Science  13 Aug 2004:
Vol. 305, Issue 5686, pp. 929
  1. Federal Ethics Office Faults NIH Consulting Practices

    A government review of the ongoing ethics controversy at the National Institutes of Health (NIH) has found significant lapses in the agency's past procedures, according to a press report.

    In a 20-page analysis, Office of Government Ethics (OGE) acting director Marilyn Glynn charges NIH with a “permissive culture on matters relating to outside compensation for more than a decade,” according to excerpts in the 7 August Los Angeles Times. OGE reportedly found instances in which NIH lagged in approving outside consulting deals or did not approve them at all, and it concluded that some deals raised “the appearance of the use of public office for private gain.” The report, addressed to the Department of Health and Human Services (HHS), also questions whether NIH officials should oversee the agency's ethics program given this spotty record. (As Science went to press, OGE and HHS had not released the report.)

    However, the report does not recommend a blanket ban on industry consulting, according to an official who has seen it. And strict new limits proposed by NIH Director Elias Zerhouni—including no consulting by high-level employees—are consistent with the report's recommendations, says NIH spokesperson John Burklow. “We're confident that the strong policies we are developing, in addition to the steps we have already taken, will address the issues identified. We look forward to working with OGE as we finalize these policies,” Burklow says.

  2. Biopharming Fields Revealed?

    The U.S. Department of Agriculture (USDA) may have to disclose the locations of biotech field trials in Hawaii after losing a round in court. The USDA issues permits for field trials of biopharmaceuticals—drug and industrial compounds produced in plants—and other genetically modified crops, but it considers the locations confidential business information. The agency is also worried about vandals.

    The decision is part of a case that Earthjustice filed against USDA last year on behalf of environmental groups, arguing that field tests haven't been adequately assessed for environmental safety. Last week, a federal district court judge ruled that the field locations must be revealed to the plantiffs to assess potential harm, but gave USDA 90 days to make a stronger case against public disclosure. USDA says it is studying the decision, and Earthjustice expects the agency to appeal.

  3. Hubble Space Telescope Loses Major Instrument

    One of the four main instruments on the aging Hubble Space Telescope has failed, due to an electrical fault in its power system. It will take several weeks to determine whether the Space Telescope Imaging Spectrograph (STIS) is truly deceased, but officials have slim hopes of recovery, noting that even a shuttle repair mission couldn't revive it. “It doesn't look good,” says Bruce Margon, the associate director for science at the Space Telescope Science Institute in Baltimore, Maryland.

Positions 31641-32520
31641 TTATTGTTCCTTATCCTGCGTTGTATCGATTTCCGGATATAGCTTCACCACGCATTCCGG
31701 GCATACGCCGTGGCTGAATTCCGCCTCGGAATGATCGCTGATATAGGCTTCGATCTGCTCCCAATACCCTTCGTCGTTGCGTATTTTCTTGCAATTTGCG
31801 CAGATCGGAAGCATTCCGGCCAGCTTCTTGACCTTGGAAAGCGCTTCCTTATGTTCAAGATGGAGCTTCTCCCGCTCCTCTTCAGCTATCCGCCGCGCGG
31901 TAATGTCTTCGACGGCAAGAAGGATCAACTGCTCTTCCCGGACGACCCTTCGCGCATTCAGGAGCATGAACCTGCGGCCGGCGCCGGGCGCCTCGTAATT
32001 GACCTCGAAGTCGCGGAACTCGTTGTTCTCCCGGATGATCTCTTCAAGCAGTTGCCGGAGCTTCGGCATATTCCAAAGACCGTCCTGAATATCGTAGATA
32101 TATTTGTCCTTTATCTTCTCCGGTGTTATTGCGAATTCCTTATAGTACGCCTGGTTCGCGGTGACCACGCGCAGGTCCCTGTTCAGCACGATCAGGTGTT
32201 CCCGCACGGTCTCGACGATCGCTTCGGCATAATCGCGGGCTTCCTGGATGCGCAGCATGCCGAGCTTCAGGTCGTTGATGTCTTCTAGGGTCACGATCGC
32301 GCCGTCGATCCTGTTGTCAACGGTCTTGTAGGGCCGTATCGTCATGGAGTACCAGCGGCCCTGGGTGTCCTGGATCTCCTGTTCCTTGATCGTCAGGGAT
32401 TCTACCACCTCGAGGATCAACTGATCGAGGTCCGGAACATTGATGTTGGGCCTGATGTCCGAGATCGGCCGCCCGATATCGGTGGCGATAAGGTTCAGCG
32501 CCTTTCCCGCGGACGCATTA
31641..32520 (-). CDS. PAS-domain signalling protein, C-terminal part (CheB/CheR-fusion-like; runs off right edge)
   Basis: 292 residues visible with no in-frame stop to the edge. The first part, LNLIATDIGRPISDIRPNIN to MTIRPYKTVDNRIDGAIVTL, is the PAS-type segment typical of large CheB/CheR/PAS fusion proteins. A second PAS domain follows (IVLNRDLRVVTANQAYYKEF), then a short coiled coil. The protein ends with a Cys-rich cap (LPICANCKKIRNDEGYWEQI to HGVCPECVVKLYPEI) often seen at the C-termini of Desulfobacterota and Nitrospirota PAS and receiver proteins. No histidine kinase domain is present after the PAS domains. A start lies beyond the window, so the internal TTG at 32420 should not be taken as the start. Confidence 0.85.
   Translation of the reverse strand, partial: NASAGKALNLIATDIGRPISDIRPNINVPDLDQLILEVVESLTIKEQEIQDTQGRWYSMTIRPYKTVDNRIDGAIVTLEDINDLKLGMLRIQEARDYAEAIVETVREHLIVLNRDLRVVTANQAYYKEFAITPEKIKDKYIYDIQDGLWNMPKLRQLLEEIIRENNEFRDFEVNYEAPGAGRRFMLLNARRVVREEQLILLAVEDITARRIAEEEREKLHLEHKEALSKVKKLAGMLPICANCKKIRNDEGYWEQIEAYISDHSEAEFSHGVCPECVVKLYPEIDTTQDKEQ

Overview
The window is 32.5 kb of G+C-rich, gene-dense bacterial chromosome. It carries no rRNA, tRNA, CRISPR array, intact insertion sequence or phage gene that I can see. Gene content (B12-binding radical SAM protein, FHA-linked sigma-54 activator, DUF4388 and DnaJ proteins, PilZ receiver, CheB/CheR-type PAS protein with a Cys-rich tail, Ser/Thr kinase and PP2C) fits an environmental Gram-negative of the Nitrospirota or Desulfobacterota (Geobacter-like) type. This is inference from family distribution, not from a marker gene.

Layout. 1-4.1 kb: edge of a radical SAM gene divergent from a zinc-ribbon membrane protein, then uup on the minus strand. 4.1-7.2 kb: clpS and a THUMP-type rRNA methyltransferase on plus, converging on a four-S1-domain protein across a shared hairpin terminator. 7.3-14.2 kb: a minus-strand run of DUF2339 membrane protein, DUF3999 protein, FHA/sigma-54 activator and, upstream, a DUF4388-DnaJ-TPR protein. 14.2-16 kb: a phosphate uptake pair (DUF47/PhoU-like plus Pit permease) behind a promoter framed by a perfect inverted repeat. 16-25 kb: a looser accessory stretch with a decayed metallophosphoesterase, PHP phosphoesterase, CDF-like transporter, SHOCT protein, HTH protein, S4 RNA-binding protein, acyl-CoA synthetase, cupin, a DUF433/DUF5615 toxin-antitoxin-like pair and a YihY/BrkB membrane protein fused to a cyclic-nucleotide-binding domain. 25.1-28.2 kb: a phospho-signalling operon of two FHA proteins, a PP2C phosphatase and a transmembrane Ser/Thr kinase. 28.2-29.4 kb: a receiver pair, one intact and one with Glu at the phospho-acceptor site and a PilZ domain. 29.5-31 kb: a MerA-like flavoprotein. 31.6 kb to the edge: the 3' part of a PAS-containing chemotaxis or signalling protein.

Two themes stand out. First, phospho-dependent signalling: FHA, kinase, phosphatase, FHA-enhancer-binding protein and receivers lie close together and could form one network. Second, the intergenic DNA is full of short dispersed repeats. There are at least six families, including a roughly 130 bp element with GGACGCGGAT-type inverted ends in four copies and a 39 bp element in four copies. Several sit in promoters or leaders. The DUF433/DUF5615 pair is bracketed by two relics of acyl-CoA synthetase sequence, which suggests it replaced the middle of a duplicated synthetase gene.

STIS, which splits incoming light into its component colors, is particularly useful for studying galaxy dynamics, diffuse gas, and black holes. Although STIS measurements account for nearly one-third of this year's Hubble science portfolio, Margon says that the telescope still has plenty of work it can do. “It will be no effort at all to keep Hubble busy,” says Margon, although it is a “sad and annoying loss of capability. … It's a bit like being a gourmet chef and being told you can never cook a chicken again.”

  4. Britain to Consider Repatriating Human Remains

    The British government is requesting public comment on a proposal that could require museums and academic collections to return human remains collected around the world. Department for Culture officials last month released a white paper ( recommending that scientists identify how bones or tissues became part of their collections and seek permission from living descendants to keep identifiable remains for study. It also calls for licensing institutions that collect human remains.

    Indigenous groups have long campaigned for such measures, saying that anthropologists and others have collected remains without permission. But some scientists worry that the move could harm research by putting materials out of reach and lead to expensive legal wrangles over ownership. Society needs to “balance likely harm against likely benefit,” says Sebastian Payne, chief scientist at English Heritage in London, adding that “older human remains without a clear and close family or cultural relationship” are probably best left in collections. Comments are due by 29 October.

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